How am I coping? Mostly by storing food. Don’t laugh. It’s an utterly practical endeavor. Today I froze a bunch of things. One pint each of blueberries and blackberries, half a pint each of raspberries and plums and a bunch of apples, grapefruits, and tomatoes that were given to me. I froze rather than dried the last because there weren’t enough to dry or can and the tomatoes were all ready too ripe.

Another incident happened today that is worth mentioning. I was preparing to leave home to go clean a house and had just checked my mail. I was walking back to the car when suddenly I saw a hawk come winging out of the forest. The hawk is one of my spirit guides. This hawk flew out of the forest and over the neighborhood, then swung back towards me. For several minutes it hovered above me, circling over my head. It was maybe twenty feet in the air. Then with a cry it went on hunting. I watched it for several minutes before it went out of sight and then I went on my way. What it means I have no idea, save that I felt much more relaxed and peaceful after that. Maybe it was trying to tell me something I remember my great aunt saying when I was very young, before she died: this too shall pass.

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Monday, June 23, 2008

To The Last Drop

So, let's look at how desperate our country is for oil. We've invaded one country to get their supplies. There's sabre rattling over Iran, and I doubt its because of their nuclear program (which all the intelligence says can't make a bomb anyhow). There's a move to drill in the most environmentally sensitive areas of the world, where the slightest mistake (perhaps even just the mere presence of such equipment) would be an utter disaster. We've created an ecological nightmare out of Alberta and some want to repeat that in North Dakota. None of this even takes into account the disaster (and ecological travesty) that is ethanol, both sugar and corn based. And for what? A thick black liquid that is the biological remains of long-dead algal blooms.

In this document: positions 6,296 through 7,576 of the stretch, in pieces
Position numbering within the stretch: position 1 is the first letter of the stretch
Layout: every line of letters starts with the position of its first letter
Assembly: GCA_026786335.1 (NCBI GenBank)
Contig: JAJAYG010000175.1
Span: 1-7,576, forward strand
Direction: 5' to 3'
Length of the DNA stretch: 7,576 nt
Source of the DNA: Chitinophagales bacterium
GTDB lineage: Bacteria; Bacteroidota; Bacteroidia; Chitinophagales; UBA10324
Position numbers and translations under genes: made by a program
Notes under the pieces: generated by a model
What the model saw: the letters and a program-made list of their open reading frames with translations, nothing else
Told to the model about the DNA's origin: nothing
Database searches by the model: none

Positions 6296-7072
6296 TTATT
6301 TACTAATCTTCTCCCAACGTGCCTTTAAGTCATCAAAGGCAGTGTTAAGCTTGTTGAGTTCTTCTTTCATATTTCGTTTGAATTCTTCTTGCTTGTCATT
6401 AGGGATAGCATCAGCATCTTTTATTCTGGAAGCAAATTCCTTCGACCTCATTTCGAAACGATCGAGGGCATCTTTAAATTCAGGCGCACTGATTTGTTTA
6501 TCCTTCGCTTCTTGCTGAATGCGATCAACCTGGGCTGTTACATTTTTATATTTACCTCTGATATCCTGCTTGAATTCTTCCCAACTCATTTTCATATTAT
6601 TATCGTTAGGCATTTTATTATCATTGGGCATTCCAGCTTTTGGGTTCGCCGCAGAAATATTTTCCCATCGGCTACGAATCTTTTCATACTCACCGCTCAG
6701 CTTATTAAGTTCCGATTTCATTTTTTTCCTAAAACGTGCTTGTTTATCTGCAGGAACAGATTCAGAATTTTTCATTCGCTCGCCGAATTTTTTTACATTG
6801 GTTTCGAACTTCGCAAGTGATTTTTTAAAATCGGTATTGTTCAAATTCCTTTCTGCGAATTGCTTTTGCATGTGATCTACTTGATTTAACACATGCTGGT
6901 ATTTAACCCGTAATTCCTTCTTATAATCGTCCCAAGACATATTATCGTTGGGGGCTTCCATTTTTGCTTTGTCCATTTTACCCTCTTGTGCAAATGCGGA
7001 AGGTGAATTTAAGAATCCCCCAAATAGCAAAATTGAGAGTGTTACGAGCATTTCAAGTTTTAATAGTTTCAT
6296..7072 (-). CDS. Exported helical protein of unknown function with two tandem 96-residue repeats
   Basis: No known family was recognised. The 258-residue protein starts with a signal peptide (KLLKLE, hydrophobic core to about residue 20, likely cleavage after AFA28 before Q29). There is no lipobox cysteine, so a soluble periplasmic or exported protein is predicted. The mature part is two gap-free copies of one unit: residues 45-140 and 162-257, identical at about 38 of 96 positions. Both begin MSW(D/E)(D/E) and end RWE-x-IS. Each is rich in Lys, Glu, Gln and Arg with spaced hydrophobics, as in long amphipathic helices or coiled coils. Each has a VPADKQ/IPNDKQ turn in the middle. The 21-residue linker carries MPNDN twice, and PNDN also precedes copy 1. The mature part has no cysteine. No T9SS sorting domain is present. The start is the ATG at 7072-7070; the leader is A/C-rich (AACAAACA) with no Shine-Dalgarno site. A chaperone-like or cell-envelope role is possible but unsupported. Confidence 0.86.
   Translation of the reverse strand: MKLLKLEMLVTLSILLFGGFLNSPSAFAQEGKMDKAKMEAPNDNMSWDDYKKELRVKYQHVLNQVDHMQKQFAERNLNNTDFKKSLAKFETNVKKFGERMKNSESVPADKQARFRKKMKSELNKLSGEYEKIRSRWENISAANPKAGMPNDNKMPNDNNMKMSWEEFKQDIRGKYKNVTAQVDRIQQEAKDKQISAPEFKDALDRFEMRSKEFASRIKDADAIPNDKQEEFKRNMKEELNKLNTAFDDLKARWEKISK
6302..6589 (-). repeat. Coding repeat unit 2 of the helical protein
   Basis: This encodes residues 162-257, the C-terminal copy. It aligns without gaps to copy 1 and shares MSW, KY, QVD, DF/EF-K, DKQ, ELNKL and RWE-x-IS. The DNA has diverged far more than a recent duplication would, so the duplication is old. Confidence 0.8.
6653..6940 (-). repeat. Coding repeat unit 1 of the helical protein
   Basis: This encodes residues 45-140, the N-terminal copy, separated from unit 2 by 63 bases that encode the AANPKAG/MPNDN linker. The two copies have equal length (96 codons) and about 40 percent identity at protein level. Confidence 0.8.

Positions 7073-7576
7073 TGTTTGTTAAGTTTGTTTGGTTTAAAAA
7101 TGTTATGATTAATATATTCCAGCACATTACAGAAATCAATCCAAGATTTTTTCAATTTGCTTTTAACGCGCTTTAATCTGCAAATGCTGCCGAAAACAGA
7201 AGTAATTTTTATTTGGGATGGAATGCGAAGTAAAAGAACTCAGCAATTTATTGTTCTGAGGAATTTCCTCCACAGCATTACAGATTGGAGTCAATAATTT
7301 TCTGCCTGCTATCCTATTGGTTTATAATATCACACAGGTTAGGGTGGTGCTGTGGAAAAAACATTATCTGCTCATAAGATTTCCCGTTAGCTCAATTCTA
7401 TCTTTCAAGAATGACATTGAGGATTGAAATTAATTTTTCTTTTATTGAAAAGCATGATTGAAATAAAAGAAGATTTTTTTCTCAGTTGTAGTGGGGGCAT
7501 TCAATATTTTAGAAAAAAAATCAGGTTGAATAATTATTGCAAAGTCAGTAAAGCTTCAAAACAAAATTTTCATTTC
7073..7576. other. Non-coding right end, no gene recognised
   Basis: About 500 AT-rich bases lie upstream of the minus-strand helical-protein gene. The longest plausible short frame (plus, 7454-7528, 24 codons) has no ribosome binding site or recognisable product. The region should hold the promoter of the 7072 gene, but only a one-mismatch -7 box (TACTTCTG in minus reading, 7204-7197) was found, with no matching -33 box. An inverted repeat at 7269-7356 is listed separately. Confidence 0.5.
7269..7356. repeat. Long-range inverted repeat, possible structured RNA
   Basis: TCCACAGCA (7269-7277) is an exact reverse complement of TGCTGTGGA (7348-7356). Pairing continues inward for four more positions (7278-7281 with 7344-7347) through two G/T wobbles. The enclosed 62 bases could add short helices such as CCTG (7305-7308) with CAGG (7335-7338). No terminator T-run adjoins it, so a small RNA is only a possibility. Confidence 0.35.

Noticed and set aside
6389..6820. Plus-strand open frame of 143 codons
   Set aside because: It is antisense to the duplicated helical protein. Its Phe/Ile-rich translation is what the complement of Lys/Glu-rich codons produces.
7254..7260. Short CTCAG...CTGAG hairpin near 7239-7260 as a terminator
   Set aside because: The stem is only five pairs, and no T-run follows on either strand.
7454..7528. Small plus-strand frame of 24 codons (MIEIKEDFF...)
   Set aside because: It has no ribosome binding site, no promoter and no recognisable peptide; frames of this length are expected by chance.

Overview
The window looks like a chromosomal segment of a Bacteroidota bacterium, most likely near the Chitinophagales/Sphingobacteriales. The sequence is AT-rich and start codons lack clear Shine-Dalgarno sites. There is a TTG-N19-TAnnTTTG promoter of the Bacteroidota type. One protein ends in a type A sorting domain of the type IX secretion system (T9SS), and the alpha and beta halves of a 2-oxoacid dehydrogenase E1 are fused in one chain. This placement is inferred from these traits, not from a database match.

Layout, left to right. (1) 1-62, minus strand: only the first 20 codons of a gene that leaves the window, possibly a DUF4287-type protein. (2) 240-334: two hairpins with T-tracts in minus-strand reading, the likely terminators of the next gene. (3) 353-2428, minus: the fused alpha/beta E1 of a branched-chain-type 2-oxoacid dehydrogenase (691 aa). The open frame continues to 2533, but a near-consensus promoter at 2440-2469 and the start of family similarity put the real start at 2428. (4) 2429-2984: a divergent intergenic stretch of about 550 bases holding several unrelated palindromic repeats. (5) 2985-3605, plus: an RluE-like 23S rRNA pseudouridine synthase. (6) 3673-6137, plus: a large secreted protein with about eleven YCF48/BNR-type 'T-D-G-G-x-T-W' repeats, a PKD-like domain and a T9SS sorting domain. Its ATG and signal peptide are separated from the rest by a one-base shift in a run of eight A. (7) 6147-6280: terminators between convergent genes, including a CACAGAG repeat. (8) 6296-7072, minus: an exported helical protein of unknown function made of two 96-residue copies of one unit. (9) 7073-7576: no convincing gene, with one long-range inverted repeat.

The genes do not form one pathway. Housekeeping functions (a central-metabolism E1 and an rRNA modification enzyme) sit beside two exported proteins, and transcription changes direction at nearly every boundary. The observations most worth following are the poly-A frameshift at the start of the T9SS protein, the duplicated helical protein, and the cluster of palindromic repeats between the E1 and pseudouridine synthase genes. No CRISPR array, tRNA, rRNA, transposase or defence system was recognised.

A liquid which is also poisonous, which heats the planet, which destroys the enviornment whenever it gets loose and is just nasty in every sense of the word.

Can anyone say addiction? This is the classic behavior of an addict. We will do anything we need to -kill, destroy property, sell off everything we own, even foul our own nests -just to get another fix of this nasty black liquid. What is wrong with us? Can't we see what we are doing?

I have to get to work. I have to go to the store. I have to take the kids to soccer practice, or band, or ballet. And all of that requires that I use gasoline made from oil. That is the refrain we tell ourselves. And yet -look at the results of this lifestyle that is 'non-negotiable'. This lifestyle is destroying the very planet on which we depend for our lives, and our children's lives.